It was a moment of triumph amid heartbreak.

Brianna Brown was up on the uneven bars. It was the Michigan women’s gymnastics team’s last routine of the night — and of its season. But for the senior, it wasn’t over yet.

Her lines were crisp and clean, her releases high, her handstands straight. And she stuck her double layout dismount with precision. She scored a 9.95, enough to put her on the podium as the uneven bars champion. But for the rest of the team, it was too little, too late.

Entering Saturday’s NCAA Regional, the seventh-ranked Wolverines were heavily favored to earn one of the two available NCAA Championships berths. But heavily favored doesn’t mean a thing if you can’t capitalize, and uncharacteristic errors from Michigan left it with a score of 196.350 to finish in fourth — behind No. 6 Alabama, No. 18 Georgia and No. 23 Illinois.

“It’s extremely upsetting,” Brown said. “ … We wanted nothing more than to be out there with our team in prelims and Super Six. It’s not something you really expect to happen.”

Right off the bat, there were signs of trouble. On the balance beam — generally the Wolverines’ strongest event — all six gymnasts hit their routines. But there was a bobble on a flight series here and a messy dismount there. It would become a theme.

On the floor exercise, senior Lauren Marinez over-rotated her double pike and sat it down. It wasn’t a fatal mistake in isolation — teams, after all, can drop one score. But it eliminated Michigan’s margin for error. A short landing here and a stumble back there, and the Wolverines found themselves counting a 9.625. Even junior Emma McLean — the team’s most dynamic floor worker — didn’t have her best routine, garnering a 9.85.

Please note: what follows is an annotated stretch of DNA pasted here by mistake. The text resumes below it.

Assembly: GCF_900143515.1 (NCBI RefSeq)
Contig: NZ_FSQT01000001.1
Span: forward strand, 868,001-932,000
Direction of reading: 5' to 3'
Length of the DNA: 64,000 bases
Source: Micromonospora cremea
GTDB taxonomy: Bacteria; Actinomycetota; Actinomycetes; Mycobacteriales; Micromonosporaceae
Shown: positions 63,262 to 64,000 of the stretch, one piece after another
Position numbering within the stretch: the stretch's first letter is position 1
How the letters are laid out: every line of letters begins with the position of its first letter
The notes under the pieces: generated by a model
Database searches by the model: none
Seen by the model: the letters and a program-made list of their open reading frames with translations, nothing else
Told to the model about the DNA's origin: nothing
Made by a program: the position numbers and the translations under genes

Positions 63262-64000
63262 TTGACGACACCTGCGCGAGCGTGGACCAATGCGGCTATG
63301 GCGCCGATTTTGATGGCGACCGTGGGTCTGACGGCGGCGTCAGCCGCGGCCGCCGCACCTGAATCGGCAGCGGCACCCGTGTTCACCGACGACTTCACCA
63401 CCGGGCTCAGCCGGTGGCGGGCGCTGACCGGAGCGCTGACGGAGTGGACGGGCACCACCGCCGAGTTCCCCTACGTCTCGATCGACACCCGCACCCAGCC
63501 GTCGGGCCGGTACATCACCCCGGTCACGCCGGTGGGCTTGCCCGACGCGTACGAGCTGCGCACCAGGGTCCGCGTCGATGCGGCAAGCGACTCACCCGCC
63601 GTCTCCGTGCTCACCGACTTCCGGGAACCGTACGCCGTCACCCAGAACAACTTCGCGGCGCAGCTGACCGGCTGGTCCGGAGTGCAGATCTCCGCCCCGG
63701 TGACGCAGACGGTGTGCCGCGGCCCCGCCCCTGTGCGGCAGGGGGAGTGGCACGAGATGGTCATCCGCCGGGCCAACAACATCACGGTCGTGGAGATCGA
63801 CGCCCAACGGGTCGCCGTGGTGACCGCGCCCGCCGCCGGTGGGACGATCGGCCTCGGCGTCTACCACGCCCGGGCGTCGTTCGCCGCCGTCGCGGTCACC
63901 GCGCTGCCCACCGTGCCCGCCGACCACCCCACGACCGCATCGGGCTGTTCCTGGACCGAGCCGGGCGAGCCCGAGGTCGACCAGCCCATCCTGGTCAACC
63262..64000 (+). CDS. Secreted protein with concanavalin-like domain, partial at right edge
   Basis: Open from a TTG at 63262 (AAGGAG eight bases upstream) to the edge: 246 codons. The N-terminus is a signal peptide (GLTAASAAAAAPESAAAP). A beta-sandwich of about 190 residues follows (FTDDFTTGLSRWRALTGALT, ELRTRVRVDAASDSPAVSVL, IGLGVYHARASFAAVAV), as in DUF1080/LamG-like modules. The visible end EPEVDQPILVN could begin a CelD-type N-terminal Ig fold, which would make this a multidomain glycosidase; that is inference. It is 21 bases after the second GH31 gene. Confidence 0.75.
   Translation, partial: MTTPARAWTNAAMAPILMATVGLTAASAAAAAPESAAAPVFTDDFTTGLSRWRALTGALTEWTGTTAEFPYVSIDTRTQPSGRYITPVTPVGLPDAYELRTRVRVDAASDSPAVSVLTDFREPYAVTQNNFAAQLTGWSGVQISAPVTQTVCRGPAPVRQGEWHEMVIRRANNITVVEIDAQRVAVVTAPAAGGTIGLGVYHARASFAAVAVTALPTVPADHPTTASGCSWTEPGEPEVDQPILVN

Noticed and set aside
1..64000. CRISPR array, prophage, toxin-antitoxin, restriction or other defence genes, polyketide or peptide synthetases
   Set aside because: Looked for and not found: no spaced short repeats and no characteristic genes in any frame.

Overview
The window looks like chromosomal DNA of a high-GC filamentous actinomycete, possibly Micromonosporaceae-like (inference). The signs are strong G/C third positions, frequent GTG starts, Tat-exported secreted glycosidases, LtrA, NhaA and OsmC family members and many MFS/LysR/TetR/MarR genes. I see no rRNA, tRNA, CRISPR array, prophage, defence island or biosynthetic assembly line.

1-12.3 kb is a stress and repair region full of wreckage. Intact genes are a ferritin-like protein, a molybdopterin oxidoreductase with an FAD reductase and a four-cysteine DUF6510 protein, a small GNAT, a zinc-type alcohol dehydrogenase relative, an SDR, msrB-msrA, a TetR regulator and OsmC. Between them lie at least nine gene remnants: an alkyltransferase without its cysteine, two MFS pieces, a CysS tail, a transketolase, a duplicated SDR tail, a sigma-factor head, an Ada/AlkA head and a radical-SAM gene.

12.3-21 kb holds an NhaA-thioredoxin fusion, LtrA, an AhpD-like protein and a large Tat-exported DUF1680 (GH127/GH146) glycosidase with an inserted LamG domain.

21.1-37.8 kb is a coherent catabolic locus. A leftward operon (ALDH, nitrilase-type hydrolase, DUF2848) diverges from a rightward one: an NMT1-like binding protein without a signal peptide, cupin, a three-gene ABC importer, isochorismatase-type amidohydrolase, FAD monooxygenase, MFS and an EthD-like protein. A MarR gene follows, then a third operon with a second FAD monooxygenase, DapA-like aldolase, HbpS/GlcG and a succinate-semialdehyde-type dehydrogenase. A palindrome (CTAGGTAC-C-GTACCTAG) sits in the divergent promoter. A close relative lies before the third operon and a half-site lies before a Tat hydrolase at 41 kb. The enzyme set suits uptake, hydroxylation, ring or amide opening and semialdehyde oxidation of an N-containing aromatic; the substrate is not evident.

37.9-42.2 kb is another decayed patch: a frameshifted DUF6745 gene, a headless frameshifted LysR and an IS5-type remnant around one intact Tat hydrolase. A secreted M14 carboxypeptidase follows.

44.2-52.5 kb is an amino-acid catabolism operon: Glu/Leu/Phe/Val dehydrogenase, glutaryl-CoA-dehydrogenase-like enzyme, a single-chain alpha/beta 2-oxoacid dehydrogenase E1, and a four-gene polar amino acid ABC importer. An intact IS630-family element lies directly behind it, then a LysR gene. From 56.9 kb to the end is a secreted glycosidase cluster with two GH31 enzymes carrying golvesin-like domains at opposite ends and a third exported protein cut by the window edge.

By the time the vault rolled around, it was clear that Michigan would need to put up big scores on its final two events to pull off a top-two finish. But the Wolverines’ lineup was depleted by the absence of junior Olivia Karas due to a torn Achilles, and a bruised heel forced McLean to water down her difficulty. When freshman Syd Townsend — the only remaining gymnast to vault a difficult Yurchenko 1.5 — couldn’t hold onto her landing, it was clear that it wasn’t Michigan’s night. Bent legs here and a piked-down landing there, and all of a sudden, the Wolverines needed to average a 9.9 — an almost impossible proposition — to even finish in second.

Before the uneven bars, Michigan had a bye. It was a chance for the Wolverines to clear their heads. They had to perform knowing their chances of making the NCAA Championships were all but over.

“We basically just said, ‘We know what we have to do,’” Brown said. “‘We just have to go out there and do what we practiced. And if we do that, we’ll be fine.’”

Before going up, Brown cleared her head. She thought about her weekend plans. She thought about her sister’s volleyball tournament. She thought about everything but her bar routine, and she went out there and hit. It was one high note in a meet full of sour ones.

Brown’s performance was enough for a third-place finish in the all-around in addition to the bars title. That placement qualified her for NCAA Championships as an individual. But without the rest of her team, the victory felt hollow.

“We came in here thinking we were the team to beat, and yes, we probably were the team to beat,” Brown said. “But that’s just not how it worked out.”

It wasn’t a dramatic collapse. Rather, it was a bobble here and a misstep there. It was little things that added up to become big things. It was a bad night at the worst possible time.

“I’m incredibly heartbroken for these young women,” said Michigan coach Bev Plocki in a statement. “… They deserved more and we didn’t get it done today. It hurts, but I am very proud of these women for all they have accomplished.”

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